of going to their hotel. It was good camaraderie. I remember the respect
that Tom had. The Sunday before that game they had a Christian breakfast
and Tom invited everybody that would like to go to attend. We had
about 42 to 44 of our ball players go and we thought that the whole
Notre Dame team would be there. As it turned out Notre Dame just had
their captain and co-captain there with their coaches. I think Tom
was happy that he had a good showing.
of the Notre Dame game was nice. The game wasn't that much. We had
Johnny Rodgers running all over the place. He was an incredible back.
We even had him at I-Back for part of the game. They were really pushing
him for Heisman that year and I think he deserved the vote. He was
somebody that was high octane. He was somebody that performed when
he had to perform and he did it at a very high level. I could go on
about every individual that played. They all had their own characteristics
that brought a little bit of diversity to the team. I will say that
the team itself, man for man, may not have had the best athletes in
the nation. That's not what won the National Championship. We had
the best team in the nation. There is no doubt about that. Everybody
played to their ability and probably played above their ability if
that's possible. Everybody played as hard as they could to maintain
the reputation and the pride that Nebraska has for the school. It
was very dear and something that can't be taken away and you come
away with that pride. I've talked to thousands of people about the
team and how all of the individuals made the team National Champions.
DM Do you still stay in touch with teammates that
you played with?
yeah. Rich Sanger for one. I just got online with David Humm. I talked
to him and he has a daughter and I have a daughter about the same
age and we relate that way. In talking to and emailing teammates old
memories come up. Terrio talks about driving back to Nebraska in a
Volkswagen with Bob Newton. I did the same thing with Glenn Garson
and Bob Thornton who they called "Little Thunder" in regards
to Thunder Thornton. We drove from LA to Lincoln in a Volkswagen.
We stopped in Las Vegas and stayed the night at Mr. and Mrs. Humm's
house. It was just like going to an aunt's house. It was just like
family. A lot of memories came up that I shared with Dave on that.
Jarvis Redwine is out here in Culver City. Jim Wrightman who is a
cousin to Johnny Rodgers is out here in Carson. I coached him as a
freshman coach. I talk to Johnny Rodgers from time to time. He's very
gracious. A lot of people that I met at the Oklahoma State reunion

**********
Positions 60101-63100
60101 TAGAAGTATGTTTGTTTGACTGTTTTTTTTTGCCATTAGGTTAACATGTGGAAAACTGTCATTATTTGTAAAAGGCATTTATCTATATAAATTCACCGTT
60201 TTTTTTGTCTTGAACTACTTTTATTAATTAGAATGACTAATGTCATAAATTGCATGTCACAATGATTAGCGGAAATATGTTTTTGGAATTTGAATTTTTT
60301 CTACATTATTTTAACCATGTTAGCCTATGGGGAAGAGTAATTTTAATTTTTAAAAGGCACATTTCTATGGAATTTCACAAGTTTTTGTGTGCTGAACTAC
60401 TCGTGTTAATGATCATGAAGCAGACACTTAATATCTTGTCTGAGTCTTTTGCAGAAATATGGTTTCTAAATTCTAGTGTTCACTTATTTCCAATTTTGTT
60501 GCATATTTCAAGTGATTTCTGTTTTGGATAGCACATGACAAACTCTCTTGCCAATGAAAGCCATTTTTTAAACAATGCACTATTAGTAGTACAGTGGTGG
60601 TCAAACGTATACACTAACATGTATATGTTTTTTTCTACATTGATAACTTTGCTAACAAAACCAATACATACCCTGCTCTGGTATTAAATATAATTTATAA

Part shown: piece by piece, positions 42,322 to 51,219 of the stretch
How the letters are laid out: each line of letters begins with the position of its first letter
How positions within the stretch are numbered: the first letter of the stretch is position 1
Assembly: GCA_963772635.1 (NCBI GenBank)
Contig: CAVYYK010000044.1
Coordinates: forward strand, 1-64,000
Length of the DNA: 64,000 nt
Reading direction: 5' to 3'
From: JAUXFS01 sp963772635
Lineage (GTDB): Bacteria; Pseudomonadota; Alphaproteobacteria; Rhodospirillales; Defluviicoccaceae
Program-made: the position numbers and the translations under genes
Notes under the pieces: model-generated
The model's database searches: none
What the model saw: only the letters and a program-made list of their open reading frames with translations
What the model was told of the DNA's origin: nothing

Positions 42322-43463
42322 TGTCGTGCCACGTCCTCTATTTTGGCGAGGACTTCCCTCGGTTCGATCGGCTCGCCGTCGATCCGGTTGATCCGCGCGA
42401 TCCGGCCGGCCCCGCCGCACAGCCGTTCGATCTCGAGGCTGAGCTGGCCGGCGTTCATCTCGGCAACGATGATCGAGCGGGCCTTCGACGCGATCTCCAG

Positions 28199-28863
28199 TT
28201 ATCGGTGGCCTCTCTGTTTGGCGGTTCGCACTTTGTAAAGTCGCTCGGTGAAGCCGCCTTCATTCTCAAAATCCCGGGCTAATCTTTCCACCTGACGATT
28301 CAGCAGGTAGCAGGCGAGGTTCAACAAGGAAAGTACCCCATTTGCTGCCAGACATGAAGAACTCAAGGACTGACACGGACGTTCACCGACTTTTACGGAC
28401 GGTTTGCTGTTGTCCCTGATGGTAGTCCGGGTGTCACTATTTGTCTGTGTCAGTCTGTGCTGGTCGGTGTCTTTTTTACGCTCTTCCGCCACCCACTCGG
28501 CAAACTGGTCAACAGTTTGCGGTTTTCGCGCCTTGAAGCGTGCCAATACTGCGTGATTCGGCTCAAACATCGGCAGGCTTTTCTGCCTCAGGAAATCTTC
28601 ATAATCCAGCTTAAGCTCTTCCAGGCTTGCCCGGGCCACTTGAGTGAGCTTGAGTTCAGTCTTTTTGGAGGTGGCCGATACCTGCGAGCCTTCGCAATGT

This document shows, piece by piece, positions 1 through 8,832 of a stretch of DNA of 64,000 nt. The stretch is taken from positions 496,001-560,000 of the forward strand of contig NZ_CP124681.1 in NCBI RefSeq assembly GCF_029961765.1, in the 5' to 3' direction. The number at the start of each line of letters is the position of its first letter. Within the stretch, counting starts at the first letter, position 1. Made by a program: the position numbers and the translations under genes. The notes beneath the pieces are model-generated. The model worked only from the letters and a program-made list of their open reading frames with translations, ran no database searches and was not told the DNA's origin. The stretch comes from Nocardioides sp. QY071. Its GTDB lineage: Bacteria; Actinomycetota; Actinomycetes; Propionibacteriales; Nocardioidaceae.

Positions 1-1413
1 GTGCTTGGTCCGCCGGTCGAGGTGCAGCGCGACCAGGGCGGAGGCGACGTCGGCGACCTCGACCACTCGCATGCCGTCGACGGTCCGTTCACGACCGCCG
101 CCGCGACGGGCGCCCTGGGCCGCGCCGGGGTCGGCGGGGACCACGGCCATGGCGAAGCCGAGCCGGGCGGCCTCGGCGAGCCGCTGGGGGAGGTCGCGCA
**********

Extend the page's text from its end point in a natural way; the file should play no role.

game last year in Lincoln gave me their contact information. I talk
with Bob Newton and Bob Terrio was a notable character that I enjoyed
being around. The list goes on. It's good times. There are a lot of
DM Is there anything else that you would like to comment
memory of the fans when I went back for the Oklahoma State reunion
game amazed me. It really did. One event that happened when I went
back to play at Nebraska that first spring relates to my whole family
that migrated from Illinois to Thayer County down near Belvedere and
Hebron which are small towns along the southeast corner of Nebraska.
They had a bicentennial celebration when I was back there and they
wanted Johnny Rodgers to come down and be Grand Marshall. Johnny was
booked and Coach Devaney called me and said "Sloey, I don't know
who you are but they want you to come down and be Grand Marshall.
They will pay for your lunch and travel and everything like that."
So I went down will Bill Janssen and he and I were Grand Marshalls
and everybody was coming up to me and telling me about my dad and
my grandfather. There had to be 15,000 people down there and Bill
Janssen turned around and looked at me and said "They didn't
need me here! You've been here for three weeks. Who are you?"
He didn't understand that the genealogy went back 70-80 years. The
memories that people back there have is just amazing. It's simplicity
and it's genuineness. It's something that you don't find in larger
DM What are you doing now?
BS I work
at Raytheon Systems out in El Segundo. I work in the Aerospace Systems
as an administrative manager. I've been out there for 22 years. I'm
hopefully looking to retire in the next couple of years. I bought
a 40 foot RV from Altman's RV center. Joe Altman is from Nebraska.
I have three very good kids 8, 11, and 16 and they're very athletic
and getting good grades and I echo the phrase my Dad told me about
students & athletes to them.
thanks for sharing your Husker memories with us.
This series of
interviews is being done in conjunction with the Bob
Terrio Classic. Bill Sloey can be reached at this